A lot or a little?
The parents' guide to what's in this book.
What parents need to know
Parents need to know that Roald Dahl's Matilda is about a brilliant, magical little girl who's miserable at home with her nasty, clueless parents and oppressed at school by her mean headmistress, Miss Trunchbull. However, Matilda finds a loving, kindred spirit in her teacher, Miss Honey, who values her pupil's amazing brain power. Miss Trunchbull inflicts mental cruelty and physical abuse on the students, including name-calling, tossing children out of windows, locking them in a closet lined with spiky nails, and spinning them around by their hair or ears. These exaggerated acts of malice are part of the fantasy, though, along with Matilda's magical mental tricks. This novel was made into a dark yet delightful 1996 movie, and it's available as an audiobook read beautifully by actress Kate Winslet.
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It was fine as long as I did the reading, but I couldn't let the... Continue reading
What's the story?
MATILDA is the story of a little girl genius. By age 4, the title character has read all the books in the children's section of her local library, and moved on to Dickens, Austen, and Hemingway. She can also do advanced math in her head and has a sophisticated understanding of the world. Unfortunately her crooked car-dealer father and bingo-holic mother, TV addicts both, don't appreciate her at all. In fact, they "looked upon Matilda ... as nothing more than a scab." Matilda spends most of her time reading and the rest thinking up clever ways to punish them for their atrocious behavior, such as putting superglue into her father's hat brim, and swapping his hair tonic for peroxide. Things change when Matilda starts school. Crunchem Hall Primary School is run by the horrific Miss Trunchbull, "a gigantic holy terror, a fierce tyrannical monster who frightened the life out of pupils and teachers alike." At the same time, Matilda is taken under the wing of her perfectly sweet teacher, Miss Honey, who needs the little girl as much as the student needs her. Getting back at the Trunchbull will be much more difficult, and dangerous, than punishing her parents, so Matilda's magnificent mind starts developing even more unbelievable talents!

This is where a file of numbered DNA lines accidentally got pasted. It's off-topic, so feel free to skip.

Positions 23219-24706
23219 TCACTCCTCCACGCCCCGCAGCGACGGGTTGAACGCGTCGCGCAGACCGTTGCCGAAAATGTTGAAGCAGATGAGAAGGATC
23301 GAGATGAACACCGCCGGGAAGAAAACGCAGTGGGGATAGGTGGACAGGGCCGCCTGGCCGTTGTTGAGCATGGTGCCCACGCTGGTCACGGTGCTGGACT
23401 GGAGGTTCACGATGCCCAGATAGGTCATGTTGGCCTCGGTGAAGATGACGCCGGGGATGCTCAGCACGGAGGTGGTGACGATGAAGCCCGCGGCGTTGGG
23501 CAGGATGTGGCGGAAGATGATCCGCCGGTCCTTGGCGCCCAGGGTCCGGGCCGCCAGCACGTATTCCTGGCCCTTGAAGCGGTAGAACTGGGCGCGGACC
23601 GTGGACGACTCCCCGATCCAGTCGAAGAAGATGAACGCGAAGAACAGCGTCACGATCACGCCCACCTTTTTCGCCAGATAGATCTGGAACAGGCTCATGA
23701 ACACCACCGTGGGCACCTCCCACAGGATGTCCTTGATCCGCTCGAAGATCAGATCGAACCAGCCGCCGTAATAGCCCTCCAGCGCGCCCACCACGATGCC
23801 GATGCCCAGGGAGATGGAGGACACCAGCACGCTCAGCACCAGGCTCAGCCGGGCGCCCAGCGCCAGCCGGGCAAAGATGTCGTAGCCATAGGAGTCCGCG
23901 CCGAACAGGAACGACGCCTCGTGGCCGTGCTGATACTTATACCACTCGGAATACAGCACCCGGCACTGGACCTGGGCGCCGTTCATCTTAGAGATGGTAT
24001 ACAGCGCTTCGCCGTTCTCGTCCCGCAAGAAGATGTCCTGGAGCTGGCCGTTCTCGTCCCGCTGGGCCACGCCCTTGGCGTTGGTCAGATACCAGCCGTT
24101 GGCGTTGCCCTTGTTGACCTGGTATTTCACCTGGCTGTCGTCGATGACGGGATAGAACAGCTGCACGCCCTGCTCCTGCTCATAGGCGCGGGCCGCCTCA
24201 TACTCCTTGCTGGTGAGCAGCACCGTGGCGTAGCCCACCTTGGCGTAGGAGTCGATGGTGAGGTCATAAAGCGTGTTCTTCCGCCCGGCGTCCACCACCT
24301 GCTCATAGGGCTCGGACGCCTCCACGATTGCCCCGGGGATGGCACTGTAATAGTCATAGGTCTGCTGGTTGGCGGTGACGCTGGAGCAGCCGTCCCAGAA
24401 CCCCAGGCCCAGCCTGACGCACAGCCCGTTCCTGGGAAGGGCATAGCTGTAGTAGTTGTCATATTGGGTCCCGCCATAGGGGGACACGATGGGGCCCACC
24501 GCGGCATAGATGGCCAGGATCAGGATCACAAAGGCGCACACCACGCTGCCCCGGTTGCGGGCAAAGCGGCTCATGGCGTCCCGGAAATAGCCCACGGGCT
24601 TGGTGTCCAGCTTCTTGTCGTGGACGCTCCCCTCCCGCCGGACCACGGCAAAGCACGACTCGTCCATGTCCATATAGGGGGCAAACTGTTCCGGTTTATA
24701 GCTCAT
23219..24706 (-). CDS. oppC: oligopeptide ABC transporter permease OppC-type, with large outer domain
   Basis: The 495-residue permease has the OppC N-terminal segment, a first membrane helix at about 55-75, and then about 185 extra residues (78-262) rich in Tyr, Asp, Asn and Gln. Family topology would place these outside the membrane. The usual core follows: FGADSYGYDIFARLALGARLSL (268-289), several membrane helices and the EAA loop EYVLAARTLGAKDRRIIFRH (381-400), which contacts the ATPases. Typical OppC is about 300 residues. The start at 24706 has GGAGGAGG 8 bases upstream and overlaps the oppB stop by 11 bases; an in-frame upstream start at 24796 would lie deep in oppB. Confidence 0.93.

Is it any good?
This classic book has been delighting kids and their parents since 1988, appealing both to readers' imaginations and to their sense of justice. The good in Matilda are all good, and the wicked get their comeuppance at the hands of giddy, delighted children. Precocious readers, like Matilda, will recognize in this novel's villainous characters some of the same qualities that define the bad children in what is probably author Roald Dahl's most famous work, Charlie and the Chocolate Factory. Mean characters exhibit gluttony and greed, watch too much television, and cheat to get what they want. Good characters are lovable, smart, and triumphant. Matilda is a wonderful romp -- a great read-aloud for young children, and a mild challenge for middle graders to read themselves. Either way, it's tons of fun and immensely satisfying.
Talk to your kids about ...
Families can talk about the idea of revenge in Matilda. Is it right for Matilda to play tricks on her parents and Miss Trunchbull?
Do you think any real person can do magical tricks like Matilda does?
If you had Matilda's powers to move things with your mind, how would you use them?
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